PubMed Abstract | CrossRef Full Text | Google Scholar

Moelleken, K., Schmidt, E., and Hegemann, J. H. (2010). Members of the Pmp protein family of Chlamydia pneumoniae mediate adhesion to human cells via short repetitive peptide motifs. Mol. Microbiol. 78, 1004–1017. doi: 10.1111/j.1365-2958.2010.07386.x

PubMed Abstract | CrossRef Full Text | Google Scholar

Mölleken, K., Becker, E., and Hegemann, J. H. (2013). The Chlamydia pneumoniae invasin protein Pmp21 recruits the EGF receptor for host cell entry. PLoS Pathog. 9:e1003325. doi: 10.1371/journal.ppat.1003325

PubMed Abstract | CrossRef Full Text | Google Scholar

Molleken, K., and Hegemann, J. H. (2017). Acquisition of Rab11 and Rab11-Fip2-a novel strategy for Chlamydia pneumoniae early survival. PLoS Pathog. 13:e1006556. doi: 10.1371/journal.ppat.1006556

PubMed Abstract | CrossRef Full Text | Google Scholar

Montigiani, S., Falugi, F., Scarselli, M., Finco, O., Petracca, R., Galli, G., et al. (2002). Genomic approach for analysis of surface proteins in Chlamydia pneumoniae. Infect. Immun. 70, 368–379. doi: 10.1128/IAI.70.1.368-379.2002

PubMed Abstract | CrossRef Full Text | Google Scholar

Mueller, K. E., Wolf, K., and Fields, K. A. (2016). Gene Deletion by fluorescence-reported allelic exchange mutagenesis in chlamydia trachomatis. mBio 7, e01817–01815.

PubMed Abstract | Google Scholar

Myers, G. S., Mathews, S. A., Eppinger, M., Mitchell, C., O'brien, K. K., White, O. R., et al. (2009). Evidence that human Chlamydia pneumoniae was zoonotically acquired. J. Bacteriol. 191, 7225–7233. doi: 10.1128/JB.00746-09

PubMed Abstract | CrossRef Full Text | Google Scholar

Roulis, E., Polkinghorne, A., and Timms, P. (2013). Chlamydia pneumoniae: modern insights into an ancient pathogen. Trends Microbiol. 21, 120–128. doi: 10.1016/j.tim.2012.10.009

PubMed Abstract | CrossRef Full Text | Google Scholar

Schink, K. O., Tan, K. W., and Stenmark, H. (2016). Phosphoinositides in control of membrane dynamics. Annu. Rev. Cell Dev. Biol. 32, 143–171. doi: 10.1146/annurev-cellbio-111315-125349

PubMed Abstract | CrossRef Full Text | Google Scholar

Spano, S., and Galan, J. E. (2018). Taking control: hijacking of Rab GTPases by intracellular bacterial pathogens. Small GTPases 9, 182–191. doi: 10.1080/21541248.2017.1336192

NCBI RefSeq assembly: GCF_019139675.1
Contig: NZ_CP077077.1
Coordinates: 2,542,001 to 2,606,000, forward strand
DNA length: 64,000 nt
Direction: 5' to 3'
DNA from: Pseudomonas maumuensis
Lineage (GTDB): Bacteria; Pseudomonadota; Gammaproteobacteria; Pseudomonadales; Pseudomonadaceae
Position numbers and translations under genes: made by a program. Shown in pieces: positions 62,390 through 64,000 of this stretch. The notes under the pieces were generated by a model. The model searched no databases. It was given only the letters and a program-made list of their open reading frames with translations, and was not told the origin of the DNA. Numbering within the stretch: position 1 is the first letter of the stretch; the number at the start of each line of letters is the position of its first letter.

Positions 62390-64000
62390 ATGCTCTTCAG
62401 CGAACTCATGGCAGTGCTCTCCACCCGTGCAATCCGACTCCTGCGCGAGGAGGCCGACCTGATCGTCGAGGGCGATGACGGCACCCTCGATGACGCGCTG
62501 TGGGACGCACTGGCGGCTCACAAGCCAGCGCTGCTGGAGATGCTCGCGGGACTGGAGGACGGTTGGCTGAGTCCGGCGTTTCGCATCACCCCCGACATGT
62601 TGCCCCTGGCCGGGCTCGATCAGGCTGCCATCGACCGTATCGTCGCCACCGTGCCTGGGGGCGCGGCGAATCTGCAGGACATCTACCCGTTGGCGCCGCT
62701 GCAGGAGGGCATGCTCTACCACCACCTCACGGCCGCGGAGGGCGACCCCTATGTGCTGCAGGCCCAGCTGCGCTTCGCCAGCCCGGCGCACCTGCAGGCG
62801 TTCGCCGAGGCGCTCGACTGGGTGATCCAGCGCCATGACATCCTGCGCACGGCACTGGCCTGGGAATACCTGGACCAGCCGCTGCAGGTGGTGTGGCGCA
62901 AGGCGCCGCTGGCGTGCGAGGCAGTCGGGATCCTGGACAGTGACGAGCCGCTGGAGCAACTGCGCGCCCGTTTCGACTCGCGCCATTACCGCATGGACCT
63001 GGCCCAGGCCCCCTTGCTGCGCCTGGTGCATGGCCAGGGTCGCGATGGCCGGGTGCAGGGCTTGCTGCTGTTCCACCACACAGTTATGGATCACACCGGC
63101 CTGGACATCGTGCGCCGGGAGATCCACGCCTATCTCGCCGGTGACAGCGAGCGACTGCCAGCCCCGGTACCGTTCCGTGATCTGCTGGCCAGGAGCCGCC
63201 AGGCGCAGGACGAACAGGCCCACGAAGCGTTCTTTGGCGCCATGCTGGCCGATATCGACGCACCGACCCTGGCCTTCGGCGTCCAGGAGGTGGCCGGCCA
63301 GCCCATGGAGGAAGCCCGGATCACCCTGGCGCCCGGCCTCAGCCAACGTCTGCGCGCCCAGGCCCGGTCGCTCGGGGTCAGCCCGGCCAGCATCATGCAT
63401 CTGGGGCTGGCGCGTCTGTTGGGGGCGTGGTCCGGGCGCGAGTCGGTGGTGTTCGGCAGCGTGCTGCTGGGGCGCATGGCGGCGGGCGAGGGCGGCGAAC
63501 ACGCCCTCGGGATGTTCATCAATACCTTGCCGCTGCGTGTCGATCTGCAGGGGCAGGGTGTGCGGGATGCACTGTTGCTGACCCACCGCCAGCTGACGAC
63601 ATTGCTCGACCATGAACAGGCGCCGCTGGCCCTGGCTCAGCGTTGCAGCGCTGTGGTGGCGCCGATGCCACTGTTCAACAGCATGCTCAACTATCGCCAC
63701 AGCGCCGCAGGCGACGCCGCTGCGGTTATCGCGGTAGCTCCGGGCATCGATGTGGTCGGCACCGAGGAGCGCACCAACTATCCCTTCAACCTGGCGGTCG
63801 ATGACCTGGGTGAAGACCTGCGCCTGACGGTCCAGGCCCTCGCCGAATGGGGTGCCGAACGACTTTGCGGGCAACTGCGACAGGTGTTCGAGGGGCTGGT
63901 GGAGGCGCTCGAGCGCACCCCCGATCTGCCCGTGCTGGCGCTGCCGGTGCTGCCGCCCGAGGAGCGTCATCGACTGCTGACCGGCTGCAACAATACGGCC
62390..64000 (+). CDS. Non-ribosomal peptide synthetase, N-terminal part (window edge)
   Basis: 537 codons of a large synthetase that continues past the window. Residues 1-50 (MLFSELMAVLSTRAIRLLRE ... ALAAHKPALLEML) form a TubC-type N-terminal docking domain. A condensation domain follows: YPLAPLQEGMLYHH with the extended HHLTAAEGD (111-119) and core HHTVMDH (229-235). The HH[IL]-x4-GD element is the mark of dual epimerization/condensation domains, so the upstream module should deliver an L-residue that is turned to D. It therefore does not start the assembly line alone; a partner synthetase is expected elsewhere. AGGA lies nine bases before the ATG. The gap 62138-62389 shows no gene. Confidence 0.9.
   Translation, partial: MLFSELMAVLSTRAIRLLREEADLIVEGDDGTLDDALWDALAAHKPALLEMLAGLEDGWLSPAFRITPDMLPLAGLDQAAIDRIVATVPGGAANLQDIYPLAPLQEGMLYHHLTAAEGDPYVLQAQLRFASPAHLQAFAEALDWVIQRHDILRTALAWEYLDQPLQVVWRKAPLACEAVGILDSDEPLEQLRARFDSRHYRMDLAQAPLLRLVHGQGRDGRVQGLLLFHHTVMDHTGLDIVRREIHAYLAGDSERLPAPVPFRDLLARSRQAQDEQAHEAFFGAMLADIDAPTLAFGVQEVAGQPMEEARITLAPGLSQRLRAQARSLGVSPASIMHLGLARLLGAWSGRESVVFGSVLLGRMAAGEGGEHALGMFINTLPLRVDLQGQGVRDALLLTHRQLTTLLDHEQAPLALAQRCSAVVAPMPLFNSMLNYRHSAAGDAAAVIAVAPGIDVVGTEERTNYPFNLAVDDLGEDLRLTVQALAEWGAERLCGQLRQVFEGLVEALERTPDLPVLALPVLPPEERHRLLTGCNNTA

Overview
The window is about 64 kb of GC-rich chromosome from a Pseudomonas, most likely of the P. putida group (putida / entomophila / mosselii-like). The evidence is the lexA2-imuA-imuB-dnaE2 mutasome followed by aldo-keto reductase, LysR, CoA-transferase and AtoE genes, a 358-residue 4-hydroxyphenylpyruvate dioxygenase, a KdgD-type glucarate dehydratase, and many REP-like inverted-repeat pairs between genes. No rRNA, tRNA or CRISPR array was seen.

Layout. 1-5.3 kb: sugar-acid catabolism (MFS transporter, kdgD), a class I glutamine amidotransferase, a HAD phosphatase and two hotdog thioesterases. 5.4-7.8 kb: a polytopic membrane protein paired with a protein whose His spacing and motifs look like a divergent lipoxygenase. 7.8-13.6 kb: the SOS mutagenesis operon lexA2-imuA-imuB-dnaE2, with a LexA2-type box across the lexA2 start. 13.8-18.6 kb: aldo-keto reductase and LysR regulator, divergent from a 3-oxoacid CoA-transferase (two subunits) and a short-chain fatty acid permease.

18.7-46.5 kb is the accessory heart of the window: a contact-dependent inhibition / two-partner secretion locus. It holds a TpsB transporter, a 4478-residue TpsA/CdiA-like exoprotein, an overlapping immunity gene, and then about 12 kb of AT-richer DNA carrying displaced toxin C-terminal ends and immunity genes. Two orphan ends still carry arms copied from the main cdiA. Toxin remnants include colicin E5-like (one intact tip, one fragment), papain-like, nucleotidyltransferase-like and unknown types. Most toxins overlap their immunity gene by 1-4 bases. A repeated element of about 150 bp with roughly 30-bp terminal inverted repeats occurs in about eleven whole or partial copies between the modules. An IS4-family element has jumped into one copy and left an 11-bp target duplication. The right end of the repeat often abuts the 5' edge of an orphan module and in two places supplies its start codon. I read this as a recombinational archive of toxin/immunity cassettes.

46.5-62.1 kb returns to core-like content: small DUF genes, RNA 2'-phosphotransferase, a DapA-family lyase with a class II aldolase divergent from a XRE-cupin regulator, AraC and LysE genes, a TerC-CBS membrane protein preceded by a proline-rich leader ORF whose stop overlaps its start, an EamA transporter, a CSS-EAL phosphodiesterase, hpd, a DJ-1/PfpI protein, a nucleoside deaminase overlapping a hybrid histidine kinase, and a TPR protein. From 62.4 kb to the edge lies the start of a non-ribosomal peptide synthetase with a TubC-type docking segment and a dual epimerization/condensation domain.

PubMed Abstract | CrossRef Full Text | Google Scholar

Stein, M. P., Muller, M. P., and Wandinger-Ness, A. (2012). Bacterial pathogens commandeer Rab GTPases to establish intracellular niches. Traffic 13, 1565–1588. doi: 10.1111/tra.12000

PubMed Abstract | CrossRef Full Text | Google Scholar

Stroupe, C. (2018). This is the end: regulation of rab7 nucleotide binding in endolysosomal trafficking and autophagy. Front. Cell Dev. Biol. 6:129. doi: 10.3389/fcell.2018.00129

PubMed Abstract | CrossRef Full Text | Google Scholar

Su, H., Watkins, N. G., Zhang, Y. X., and Caldwell, H. D. (1990). Chlamydia trachomatis-host cell interactions: role of the chlamydial major outer membrane protein as an adhesin. Infect. Immun. 58, 1017–1025. doi: 10.1128/IAI.58.4.1017-1025.1990

PubMed Abstract | CrossRef Full Text | Google Scholar

Subtil, A., Parsot, C., and Dautry-Varsat, A. (2001). Secretion of predicted Inc proteins of Chlamydia pneumoniae by a heterologous type III machinery. Mol. Microbiol. 39, 792–800. doi: 10.1046/j.1365-2958.2001.02272.x

PubMed Abstract | CrossRef Full Text | Google Scholar

Uchida, Y., Hasegawa, J., Chinnapen, D., Inoue, T., Okazaki, S., Kato, R., et al. (2011). Intracellular phosphatidylserine is essential for retrograde membrane traffic through endosomes. Proc. Natl. Acad. Sci. U. S. A. 108, 15846–15851. doi: 10.1073/pnas.1109101108

PubMed Abstract | CrossRef Full Text | Google Scholar

Weigele, B. A., Orchard, R. C., Jimenez, A., Cox, G. W., and Alto, N. M. (2017). A systematic exploration of the interactions between bacterial effector proteins and host cell membranes. Nat. Commun. 8:532. doi: 10.1038/s41467-017-00700-7